Education. Empathy.

It doesn’t mean we don’t deal with problems. It doesn’t mean we condone evil acts. It just means we try to understand other people’s point of view, and in doing so — help them to understand ours. And teach them there are better ways of doing things.


Empathy in Our Personal Relationships

Empathy is just as important in our deepest, closest relationships.

Need a trump card when dealing with conflicts in your relationship? Learn to empathize.

I’ll give you a classic example of conflicts in male-female relationships.

Back when I was a clueless 20-something year old, my ex-girlfriend would often tell me about all the negative things that happened to her. Now, I don’t like negativity. I don’t like drama either. As you can imagine, it wasn’t pleasant listening for me.

Every time I sat through these “sharing” sessions, all that was going on in my head was “If you behave like that, you’re never going to fix your problems. Listen to my solution so you can get better.”

On the other hand, all she really wanted was a listening ear. But because I had no empathy, I never tried to see things from her point of view, or try to understand her feelings. Instead, I judged her.

So guys, here’s one of the most important lessons you’ll ever learn when dealing with women. Most times, when your partner comes to talk to you about things that aren’t going well, all she wants is for you to:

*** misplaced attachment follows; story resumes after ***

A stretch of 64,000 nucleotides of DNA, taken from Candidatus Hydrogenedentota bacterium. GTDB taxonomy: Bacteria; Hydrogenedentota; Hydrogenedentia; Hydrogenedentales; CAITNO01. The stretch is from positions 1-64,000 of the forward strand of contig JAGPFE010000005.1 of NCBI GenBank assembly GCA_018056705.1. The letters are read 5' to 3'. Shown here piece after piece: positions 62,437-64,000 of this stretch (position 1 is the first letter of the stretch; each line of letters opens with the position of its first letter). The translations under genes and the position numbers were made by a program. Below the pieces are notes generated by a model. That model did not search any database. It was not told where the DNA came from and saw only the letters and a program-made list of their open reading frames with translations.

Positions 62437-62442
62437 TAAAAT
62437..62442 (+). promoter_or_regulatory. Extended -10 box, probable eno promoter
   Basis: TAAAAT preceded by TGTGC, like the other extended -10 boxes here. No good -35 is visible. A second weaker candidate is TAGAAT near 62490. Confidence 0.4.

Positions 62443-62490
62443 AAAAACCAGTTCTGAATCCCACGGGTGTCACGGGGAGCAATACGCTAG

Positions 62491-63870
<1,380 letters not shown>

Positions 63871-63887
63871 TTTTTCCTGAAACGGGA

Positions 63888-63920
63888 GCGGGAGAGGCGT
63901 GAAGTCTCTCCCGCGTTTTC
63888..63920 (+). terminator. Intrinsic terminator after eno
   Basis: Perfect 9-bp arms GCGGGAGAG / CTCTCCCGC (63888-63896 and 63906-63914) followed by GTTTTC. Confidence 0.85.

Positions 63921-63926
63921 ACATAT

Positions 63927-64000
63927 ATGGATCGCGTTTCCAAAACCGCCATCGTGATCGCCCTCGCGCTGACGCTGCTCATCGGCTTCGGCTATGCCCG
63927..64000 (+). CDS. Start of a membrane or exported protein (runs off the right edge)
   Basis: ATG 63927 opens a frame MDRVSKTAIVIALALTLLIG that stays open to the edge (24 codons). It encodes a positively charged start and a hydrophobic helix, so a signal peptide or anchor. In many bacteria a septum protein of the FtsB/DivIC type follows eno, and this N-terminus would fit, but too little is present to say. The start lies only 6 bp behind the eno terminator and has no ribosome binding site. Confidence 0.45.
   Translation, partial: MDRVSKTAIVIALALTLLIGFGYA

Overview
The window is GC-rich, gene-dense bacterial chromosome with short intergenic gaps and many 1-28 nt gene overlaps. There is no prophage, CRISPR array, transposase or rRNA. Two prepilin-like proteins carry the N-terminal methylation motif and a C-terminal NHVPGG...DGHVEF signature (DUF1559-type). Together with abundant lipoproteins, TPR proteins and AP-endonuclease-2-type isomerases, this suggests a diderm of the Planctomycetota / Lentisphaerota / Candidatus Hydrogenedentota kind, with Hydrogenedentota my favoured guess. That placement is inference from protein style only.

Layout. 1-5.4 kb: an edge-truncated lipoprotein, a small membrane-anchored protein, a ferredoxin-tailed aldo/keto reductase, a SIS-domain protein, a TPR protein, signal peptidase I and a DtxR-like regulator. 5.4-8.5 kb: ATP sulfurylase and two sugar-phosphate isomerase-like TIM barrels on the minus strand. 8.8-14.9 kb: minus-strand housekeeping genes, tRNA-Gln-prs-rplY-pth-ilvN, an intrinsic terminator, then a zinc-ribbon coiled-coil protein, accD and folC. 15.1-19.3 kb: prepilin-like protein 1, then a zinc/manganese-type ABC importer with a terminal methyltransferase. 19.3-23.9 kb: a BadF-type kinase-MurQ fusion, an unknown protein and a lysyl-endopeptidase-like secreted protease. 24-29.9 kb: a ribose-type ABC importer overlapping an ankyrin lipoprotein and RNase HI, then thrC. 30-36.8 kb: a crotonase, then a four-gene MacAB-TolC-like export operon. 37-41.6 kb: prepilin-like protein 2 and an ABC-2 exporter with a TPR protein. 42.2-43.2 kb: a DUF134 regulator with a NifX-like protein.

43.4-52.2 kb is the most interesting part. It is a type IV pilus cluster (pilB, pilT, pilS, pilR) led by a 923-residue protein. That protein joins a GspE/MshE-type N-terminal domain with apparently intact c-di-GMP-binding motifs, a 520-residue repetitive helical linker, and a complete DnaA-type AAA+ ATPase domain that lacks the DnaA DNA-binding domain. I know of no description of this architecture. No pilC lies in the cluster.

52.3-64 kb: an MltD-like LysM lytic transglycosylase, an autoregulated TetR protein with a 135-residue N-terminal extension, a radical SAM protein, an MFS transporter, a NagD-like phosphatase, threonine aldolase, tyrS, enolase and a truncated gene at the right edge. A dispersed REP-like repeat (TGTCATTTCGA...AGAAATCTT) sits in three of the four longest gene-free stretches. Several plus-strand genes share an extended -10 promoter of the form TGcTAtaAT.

1. Listen, without judging
  2. Empathize (try to understand how you would feel in the same situation)
  3. Tell her that she’s not crazy, weird or a bitch
  4. Hug her
  5. Tell her things are going to be OK

And ladies, whenever you talk to your man about your problems, understand that the natural male response to it is “How am I going to help her fix this?”. You can help him understand better by gently letting him know, “I don’t need you to fix anything dear. I just want you to listen and comfort me.”


* * * * * * * *


Now there’s obviously a huge difference of magnitude between a personal conflict with your girlfriend, a mob of violent protestors, and a barbaric army beheading children. Again, I’m not saying that crimes should not be punished.

Empathy doesn’t mean we should ignore wrongdoing. Rather, it helps us understand why people can go wrong. So we can genuinely tackle the root causes, instead of just more conflict, fighting and death.

In an ideal world, everyone would just get along despite differences of opinion, race and religion. Ours will never be completely perfect, but I know some empathy would definitely help.

It’s helped me in my relationships. It’ll definitely help in bridging our national racial prejudices.

And who knows, perhaps even if the leader of ISIS, Abu Bakr al-Baghdadi had been raised with empathy instead of aggression, love instead of hate — the world would be a kinder place today.


The original version of this article originally appeared at Emmagem.

Pic Credit: “White Doves at the Blue Mosque (5778806606)” by Peretz Partensky